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'Maestro' chronicles the brilliant Bernstein — and his disorderly conduct

Bradley Cooper as Leonard Bernstein and and Carey Mulligan as Felicia Montealegre in <em>Maestro.</em>
Jason McDonald
Bradley Cooper as Leonard Bernstein and and Carey Mulligan as Felicia Montealegre in Maestro.

The new biopic Maestro, directed by and starring Bradley Cooper, tells a nuanced story of the larger-than-life musician Leonard Bernstein. While the iconic conductor, composer and teacher was the propulsive force in any room he walked into, this film is a sympathetic, sensitive portrait of his wife, Felicia Montealegre Cohn, and their marriage.

Bernstein's chaotic, irrepressible energy always seemed to extend in a million different directions at once. That's clear from his own music for both the concert hall and the stage, which is cleverly woven in and out of this film, in effect becoming its own suite of characters. But the heart of Maestro is the story of Felicia.

Born in Costa Rica and raised in Chile, Felicia is played here by Carey Mulligan, who captures Felicia's patrician, pan-continental accent and steely resolve in a masterful performance. The real Felicia was a working actress when she met Leonard. She also knew, even early on, that he was bisexual — and that she was going to have to ignore his side relationships to take on the role of a lifetime: Mrs. Maestro.

"What day are we living in? One can be as free as one likes without guilt or confession," she tells him when they become engaged. (In reality, they became engaged, broke it off, and eventually decided to give their relationship another go.) "Please, what's the harm?" she continues. "I know exactly who you are. Let's give it a whirl."

She didn't just give it a whirl: They were married for more than 25 years. Leonard Bernstein was an infamously messy human being, particularly in his later years ... and Cooper doesn't shy away from that in Maestro. In one scene, for example, we see the elder statesman Bernstein teaching at Tanglewood — putting a far younger conductor through his paces during a daytime coaching, then pawing at the same young man that night on a hazy dance floor.

Cooper, who produced and co-wrote Maestro as well as directing and starring in it, could easily have painted Bernstein as a narcissistic monster, like the lead character in last year's film Tar — but he doesn't. He doesn't quite excuse him as a tortured genius, either. It's more a portrait of a man who contains multitudes, and both the joy and hurt he casts on others. But the gravitational pull of Maestro is always the duet of Lenny and Felicia, regardless of their relationship's strange rhythms.

One of the film's most rancid — and memorable — lines comes straight from their daughter Jamie's 2018 memoir, Famous Father Girl. In the film, Felicia and Lenny are fighting in their fairytale apartment overlooking Central Park West, just as a giant Snoopy floats by the window during the Macy's Thanksgiving Day parade. "If you're not careful, you're going to die a lonely old queen," she cries out.

(Years later, he tells a young adult Jamie, after she's heard rumors about his dalliances, that they're all lies spurred by jealousy of his talent.)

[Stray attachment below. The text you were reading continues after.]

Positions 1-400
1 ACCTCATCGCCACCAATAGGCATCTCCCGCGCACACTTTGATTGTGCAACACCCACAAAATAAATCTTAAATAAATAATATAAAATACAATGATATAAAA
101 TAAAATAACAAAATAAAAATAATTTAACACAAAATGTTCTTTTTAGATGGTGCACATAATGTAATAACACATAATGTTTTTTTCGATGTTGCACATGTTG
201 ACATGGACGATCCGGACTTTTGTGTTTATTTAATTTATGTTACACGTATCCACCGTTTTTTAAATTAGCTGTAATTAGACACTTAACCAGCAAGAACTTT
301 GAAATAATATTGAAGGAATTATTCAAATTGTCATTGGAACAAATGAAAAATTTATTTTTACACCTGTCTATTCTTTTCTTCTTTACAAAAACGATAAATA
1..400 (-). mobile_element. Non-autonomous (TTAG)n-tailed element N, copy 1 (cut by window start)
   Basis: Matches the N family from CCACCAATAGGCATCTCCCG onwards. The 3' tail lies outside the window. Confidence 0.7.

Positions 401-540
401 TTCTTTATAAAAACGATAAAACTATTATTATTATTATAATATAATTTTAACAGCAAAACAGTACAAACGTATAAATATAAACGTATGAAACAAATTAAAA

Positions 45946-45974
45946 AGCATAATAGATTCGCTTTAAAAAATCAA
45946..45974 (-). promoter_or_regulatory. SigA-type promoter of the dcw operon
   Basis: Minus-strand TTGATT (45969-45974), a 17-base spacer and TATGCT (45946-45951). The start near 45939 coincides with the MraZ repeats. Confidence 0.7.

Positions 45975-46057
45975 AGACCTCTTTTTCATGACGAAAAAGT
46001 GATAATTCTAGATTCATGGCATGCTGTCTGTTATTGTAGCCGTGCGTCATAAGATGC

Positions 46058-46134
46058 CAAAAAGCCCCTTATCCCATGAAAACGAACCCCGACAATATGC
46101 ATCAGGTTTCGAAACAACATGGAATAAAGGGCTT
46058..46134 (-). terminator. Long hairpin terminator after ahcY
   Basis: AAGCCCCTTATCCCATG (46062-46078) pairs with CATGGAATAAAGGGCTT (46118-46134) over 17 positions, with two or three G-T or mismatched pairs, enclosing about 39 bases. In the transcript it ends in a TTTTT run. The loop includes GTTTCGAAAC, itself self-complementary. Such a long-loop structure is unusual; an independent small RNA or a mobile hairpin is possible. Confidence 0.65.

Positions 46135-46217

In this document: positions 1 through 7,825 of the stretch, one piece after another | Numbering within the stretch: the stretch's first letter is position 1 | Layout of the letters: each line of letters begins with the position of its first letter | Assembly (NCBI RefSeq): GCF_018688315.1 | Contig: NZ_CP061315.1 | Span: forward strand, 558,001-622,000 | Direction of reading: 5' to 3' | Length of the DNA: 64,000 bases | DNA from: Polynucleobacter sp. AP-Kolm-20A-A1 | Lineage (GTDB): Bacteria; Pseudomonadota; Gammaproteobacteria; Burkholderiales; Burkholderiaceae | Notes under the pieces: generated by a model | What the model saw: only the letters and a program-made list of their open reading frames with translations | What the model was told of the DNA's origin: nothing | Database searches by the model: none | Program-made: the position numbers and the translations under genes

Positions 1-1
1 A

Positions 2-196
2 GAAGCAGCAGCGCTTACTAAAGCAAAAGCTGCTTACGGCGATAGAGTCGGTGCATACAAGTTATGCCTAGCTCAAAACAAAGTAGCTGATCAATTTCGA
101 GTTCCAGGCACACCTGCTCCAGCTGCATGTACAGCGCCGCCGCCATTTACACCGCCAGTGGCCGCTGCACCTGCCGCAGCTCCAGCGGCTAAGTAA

But along with all that sourness, there is also sweetness, such as in this tender exchange: "I'm thinking of a number," he says as she laughs and makes several wrong guesses in their private game. "It's two, darling."

"Two," she answers dreamily.

"It's two, like us, darling," he says. "Like us, a pair. Two little ducks in a pond."

The film brims with energy from Bernstein's early years, cast in black and white, to the super color-saturated, drug-fueled 1980s. Its dazzling visuals match the music — and yes, somewhere in there, Maestro is also a movie about making music.

Cooper isn't the most believable Bernstein, despite a prosthetic (and arguably problematic) nose and makeup — the well-documented voice isn't quite right, nor is its cadence. But Cooper still captures a fair amount of Bernstein's dynamism, especially as a conductor. In one extended sequence in Maestro, he leads Mahler's monumental Symphony No. 2 in a recreation of a famous performance Bernstein conducted at England's Ely Cathedral in 1973.

The camera rests on the conductor as Bernstein channels one of his own heroes — and it's one of the longest, uninterrupted sequences of music on film in recent memory, while Mahler's epically scaled music washes over the viewer like a tidal wave.

That moment feels like Bernstein's ultimate reason for being — and perhaps the only opportunity he has to escape himself.

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Anastasia Tsioulcas is a reporter on NPR's Arts desk. She is intensely interested in the arts at the intersection of culture, politics, economics and identity, and primarily reports on music. Recently, she has extensively covered gender issues and #MeToo in the music industry, including backstage tumult and alleged secret deals in the wake of sexual misconduct allegations against megastar singer Plácido Domingo; gender inequity issues at the Grammy Awards and the myriad accusations of sexual misconduct against singer R. Kelly.